Vinyl, and Linoleum – they’re different but what do we use which for?
Lino floor coverings are made from natural materials which most frequently include linseed oil (from which the name Linoleum is derived). Other materials can include pine rosin, limestone, wood-flour, and cork, and when these ingredients are combined, they are fixed to a jute or canvas backing which can then be sectioned into ‘tiles’ or laid in sheets as flooring. Lino allows cutting-in to fit with adjacent patterns so flooring in the hands of clever workers, can become works of art. Lino, as a natural product, is very popular in healthcare and education settings.
Frederick Walton invented Linoleum in 1860. He was a rubber manufacturer who happened to notice that linseed oil developed a skin as the oil oxidised in the paint-making process. Vinyl was first invented in 1872 by German chemist, Eugene Bauman, who called it Polyvinyl Chloride (PVC) but it wasn’t adapted for flooring until around 1930.
Vinyl sheeting is made from synthetic materials, and has several advantages because it is more flexible than Lino, has a greater range of colour options, and cuts and handles more easily. It is also inexpensive and versatile, therefore a preferred choice in commercial settings.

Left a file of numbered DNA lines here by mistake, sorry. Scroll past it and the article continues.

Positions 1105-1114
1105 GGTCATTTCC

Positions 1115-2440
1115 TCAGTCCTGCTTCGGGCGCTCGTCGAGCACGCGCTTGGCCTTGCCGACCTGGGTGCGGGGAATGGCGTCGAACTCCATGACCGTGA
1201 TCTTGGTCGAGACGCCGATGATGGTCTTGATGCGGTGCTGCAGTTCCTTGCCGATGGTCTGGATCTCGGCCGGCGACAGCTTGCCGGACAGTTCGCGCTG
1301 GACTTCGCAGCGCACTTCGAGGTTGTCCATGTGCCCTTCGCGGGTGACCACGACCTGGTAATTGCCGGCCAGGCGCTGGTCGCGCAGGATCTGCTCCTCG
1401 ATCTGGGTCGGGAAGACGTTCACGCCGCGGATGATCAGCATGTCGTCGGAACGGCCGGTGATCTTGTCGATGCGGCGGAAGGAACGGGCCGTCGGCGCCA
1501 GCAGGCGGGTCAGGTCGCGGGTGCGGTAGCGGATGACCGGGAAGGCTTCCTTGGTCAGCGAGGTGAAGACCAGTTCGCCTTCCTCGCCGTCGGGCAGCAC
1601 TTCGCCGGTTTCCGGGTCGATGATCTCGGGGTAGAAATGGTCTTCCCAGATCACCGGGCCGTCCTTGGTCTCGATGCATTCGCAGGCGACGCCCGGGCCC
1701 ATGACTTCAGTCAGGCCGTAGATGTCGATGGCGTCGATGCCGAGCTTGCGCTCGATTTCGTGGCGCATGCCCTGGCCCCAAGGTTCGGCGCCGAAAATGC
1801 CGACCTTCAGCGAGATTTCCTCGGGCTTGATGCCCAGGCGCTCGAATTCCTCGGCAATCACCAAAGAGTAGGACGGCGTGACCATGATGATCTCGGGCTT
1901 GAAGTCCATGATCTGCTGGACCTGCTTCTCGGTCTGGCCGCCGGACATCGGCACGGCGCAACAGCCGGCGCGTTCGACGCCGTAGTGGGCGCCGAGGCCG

Vinyl is definitely the preferred option for ‘wet’ areas such as bathrooms and laundrys because it does not rot, whereas the natural materials incorporated in Lino make it prone to disintegration in sustained ‘wet’ conditions. In terms of friendliness, Vinyl can emit volatile organic compounds (VOC), and if adhesive is used, it can be very difficult to remove once laid. Overall though, Vinyl is a hands-down winner for many interior applications.
Renovation Warehouse always keeps vinyl in stock in two and three metre widths. It’s ideal for sorting the cooking or bathroom areas at the bach, or covering the sleep-out floor, fixing the laundry, putting under the car, great for wet or high traffic areas, and for endless other uses. With a bit of knowledge (or YouTube!) anyone can lay it which makes it even more useful, and it offers an alternative to bare wooden floors. Choose from standard designs and occasional artistic ones, we usually have standard designs in stock.